Saturday turned into a half-full, half-empty day for TCU.
There was a comfortable win — 41-20 against Iowa State — but not without three injuries, two on a defense that had its best day of the season but continues to keep coach Gary Patterson nervous and the other to the offense’s top gamebreaker.
Five sacks and a turnover-free day from the offense were good things. But there were no turnovers forced by the defense. Still, at the end of the half-full, half-empty day, the Horned Frogs were winners, perhaps back on track in time for the first road game of the season Friday night at SMU.
But before we head east down the Tom Landry Freeway, here’s what we we took away from the Iowa State game:
1. KaVontae Turpin’s spark is going to be missed. He suffered an ugly-looking knee injury Saturday against Iowa State and had to be helped off the field. That he walked to the locker room later without help seems encouraging, but knee injuries are knee injuries. Even something mild likely still means weeks of recovery. Turpin’s game is built on cutting and darting and accelerating. He wouldn’t be the same at 75 percent, and it’s doubtful TCU would rush him back. But the Frogs have dealt with a lot of injuries the past two seasons. They know the drill. “We all know the risk. We could be injured at any moment,” teammate Deante Gray said. Bottom line, the offense’s most dynamic player is out of the picture for a while, and with him, the threat of a game-breaking punt return or short pass that can go the distance. That hurts an offense that moves more deliberately than the offenses of the past two years.
He’s been a bright spot. Guys who practice well play well. That’s why Kyle Hicks is one of our four captains. On and off the field, he does everything that you want.
TCU coach Gary Patterson
2. On schedule, Kyle Hicks is starting to emerge. Gary Patterson said two weeks ago he expected Hicks to need three or four games to warm up to speed after having been held back from contact part of the time in fall camp. Saturday, he looked his sharpest of the season with a 64-yard touchdown run and a 25-yard touchdown catch. Both plays showed textbook technique from the senior. His performance drew the only postgame praise from Patterson: “He’s been a bright spot. Guys who practice well play well. That’s why Kyle Hicks is one of our four captains. On and off the field, he does everything that you want.” Hicks is only going to get more work. Maybe his increased impact helps close the gap created by Turpin’s absence.
3. Other weapons may yet be discovered as the season goes on. Like John Diarse. The polish and experience of the LSU graduate transfer is becoming more evident by the week. From his first days on campus, he impressed Patterson with his maturity, intelligence and near professional approach to the game. A sports hernia in the summer slowed him down, but he could be ready to make an impact in the passing game. His 35-yard catch to the 1-yard line against two defenders showed impressive athleticism. He had a career-high seven catches. Co-offensive coordinator Doug Meacham moved him around the line of scrimmage. And he long ago gained quarterback Kenny Hill’s respect by initiating throwing sessions. “He’s big-time,” Hill said. “But we knew that coming in. He’s smooth, man. He’s smooth.”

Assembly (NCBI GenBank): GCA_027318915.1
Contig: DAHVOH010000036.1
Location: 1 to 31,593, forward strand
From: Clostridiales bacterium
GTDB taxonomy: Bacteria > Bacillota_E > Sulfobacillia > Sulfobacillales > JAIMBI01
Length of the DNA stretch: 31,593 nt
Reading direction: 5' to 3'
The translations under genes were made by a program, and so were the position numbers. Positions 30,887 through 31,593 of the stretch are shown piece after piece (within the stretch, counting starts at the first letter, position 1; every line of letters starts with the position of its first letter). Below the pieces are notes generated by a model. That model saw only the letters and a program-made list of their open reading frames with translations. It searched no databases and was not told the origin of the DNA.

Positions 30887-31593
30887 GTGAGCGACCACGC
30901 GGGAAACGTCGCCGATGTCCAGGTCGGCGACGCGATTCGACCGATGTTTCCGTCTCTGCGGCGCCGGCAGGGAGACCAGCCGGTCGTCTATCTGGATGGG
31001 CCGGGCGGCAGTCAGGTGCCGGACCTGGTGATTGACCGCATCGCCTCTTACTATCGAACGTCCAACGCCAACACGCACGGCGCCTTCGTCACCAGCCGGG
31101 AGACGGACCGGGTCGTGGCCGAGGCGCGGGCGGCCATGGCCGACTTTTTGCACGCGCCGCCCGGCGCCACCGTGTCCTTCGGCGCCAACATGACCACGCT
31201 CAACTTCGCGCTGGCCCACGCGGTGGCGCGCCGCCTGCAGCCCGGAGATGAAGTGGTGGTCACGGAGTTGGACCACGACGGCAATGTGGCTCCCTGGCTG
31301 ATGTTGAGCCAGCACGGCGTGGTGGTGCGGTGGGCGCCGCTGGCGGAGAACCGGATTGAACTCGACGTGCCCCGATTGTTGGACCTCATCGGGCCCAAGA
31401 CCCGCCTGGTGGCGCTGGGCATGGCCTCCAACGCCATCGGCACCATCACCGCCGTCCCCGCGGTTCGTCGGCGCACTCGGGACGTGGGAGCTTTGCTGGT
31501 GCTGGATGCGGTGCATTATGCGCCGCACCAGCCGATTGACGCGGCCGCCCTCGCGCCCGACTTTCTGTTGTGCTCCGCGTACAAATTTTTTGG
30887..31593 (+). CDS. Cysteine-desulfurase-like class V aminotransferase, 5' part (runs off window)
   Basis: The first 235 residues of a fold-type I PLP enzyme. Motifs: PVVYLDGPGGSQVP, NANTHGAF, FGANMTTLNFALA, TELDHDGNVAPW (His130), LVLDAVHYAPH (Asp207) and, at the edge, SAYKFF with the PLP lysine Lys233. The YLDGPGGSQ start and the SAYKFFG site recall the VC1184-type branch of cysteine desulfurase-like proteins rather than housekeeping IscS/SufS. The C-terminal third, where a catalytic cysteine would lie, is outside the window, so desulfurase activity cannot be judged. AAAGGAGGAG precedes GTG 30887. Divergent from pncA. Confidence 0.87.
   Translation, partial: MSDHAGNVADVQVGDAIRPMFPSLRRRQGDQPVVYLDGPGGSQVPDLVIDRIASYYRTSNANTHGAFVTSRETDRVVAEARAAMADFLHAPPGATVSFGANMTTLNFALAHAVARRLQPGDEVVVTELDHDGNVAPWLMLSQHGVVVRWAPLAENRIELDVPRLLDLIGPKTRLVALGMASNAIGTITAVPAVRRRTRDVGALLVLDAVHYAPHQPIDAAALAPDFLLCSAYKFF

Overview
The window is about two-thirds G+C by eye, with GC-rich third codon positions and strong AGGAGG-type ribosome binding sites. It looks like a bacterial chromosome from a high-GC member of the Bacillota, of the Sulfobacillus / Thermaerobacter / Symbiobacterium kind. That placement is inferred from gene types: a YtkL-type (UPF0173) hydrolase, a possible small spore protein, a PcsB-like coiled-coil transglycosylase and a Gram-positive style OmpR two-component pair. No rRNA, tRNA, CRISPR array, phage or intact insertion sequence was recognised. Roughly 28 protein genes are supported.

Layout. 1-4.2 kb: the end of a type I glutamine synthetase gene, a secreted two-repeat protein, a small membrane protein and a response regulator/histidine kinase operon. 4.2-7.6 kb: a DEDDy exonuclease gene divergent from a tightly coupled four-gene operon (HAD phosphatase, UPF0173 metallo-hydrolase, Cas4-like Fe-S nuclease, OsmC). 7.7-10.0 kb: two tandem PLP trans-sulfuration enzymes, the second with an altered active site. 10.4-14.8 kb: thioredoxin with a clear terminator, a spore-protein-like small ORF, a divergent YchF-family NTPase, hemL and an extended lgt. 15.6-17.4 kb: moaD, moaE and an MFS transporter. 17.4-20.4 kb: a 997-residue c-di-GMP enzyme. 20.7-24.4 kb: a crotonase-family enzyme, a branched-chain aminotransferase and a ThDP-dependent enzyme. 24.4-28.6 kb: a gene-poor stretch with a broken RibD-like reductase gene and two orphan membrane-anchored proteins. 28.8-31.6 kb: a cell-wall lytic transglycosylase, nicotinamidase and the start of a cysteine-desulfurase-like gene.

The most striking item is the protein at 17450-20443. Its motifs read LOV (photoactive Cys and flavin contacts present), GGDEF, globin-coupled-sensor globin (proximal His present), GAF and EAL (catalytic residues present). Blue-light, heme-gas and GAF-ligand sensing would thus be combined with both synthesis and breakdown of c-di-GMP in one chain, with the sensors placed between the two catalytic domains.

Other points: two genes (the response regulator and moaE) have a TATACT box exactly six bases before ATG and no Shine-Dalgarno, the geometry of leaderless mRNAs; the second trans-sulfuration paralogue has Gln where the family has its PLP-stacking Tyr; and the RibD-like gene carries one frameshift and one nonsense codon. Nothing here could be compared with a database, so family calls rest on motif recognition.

TCU improved to 32-11 in the regular season following a loss under coach Gary Patterson. The Horned Frogs last lost consecutive games in the final two weeks of 2013.
4. There are some tough puzzles on defense for Gary Patterson. He’s talked around it for weeks. Saturday, he was more explicit: “We just don’t have enough players. The key is we ran a lot of people in, but we’re short on safeties. Guys that are playing have just got to play better.” In other words, what you’re seeing is what you have. Deante Gray was given a shot at corner. He was fine in coverage, but missed two tackles. Ty Summers got a start at linebacker and collected 16 tackles. Sammy Douglas, who had 17 tackles the week before, was sent to the bench. Patterson called him “a reaction player” last week, and it didn’t sound like a compliment. Mat Boesen played and had a sack and a half, but Patterson shrugged. “Good to have another guy to rotate.” After Week 1, Patterson harped on his safeties, saying they’re supposed to “fix things” and weren’t. The defense has one fumble recovery and no interceptions in three games. Now throw in injuries to starting end Josh Carraway and starting cornerback Jeff Gladney. The head coach has some things to deal with.
5. Better game and better throws for Kenny Hill. At least, better decisions. For the first time in eight games, going back to his last five starts at Texas A&M, he didn’t throw an interception. There was one throw that was close — he nearly got baited into a pick on an outside throw. And one or two other passes didn’t line up where he wanted. But he moved the offense. Hill produced five touchdowns and a field goal. There were four three-and-outs, but nothing forced. “I want to be better, but I think it’s been pretty good so far,” he said. “It’s just about getting better every single week, so that’s what I’m trying to do.” True, Iowa State did not bring the caliber of athletes that Arkansas did. (Maybe not even South Dakota State in some spots). But it was a clean day – a confidence-building day – for the quarterback and his team.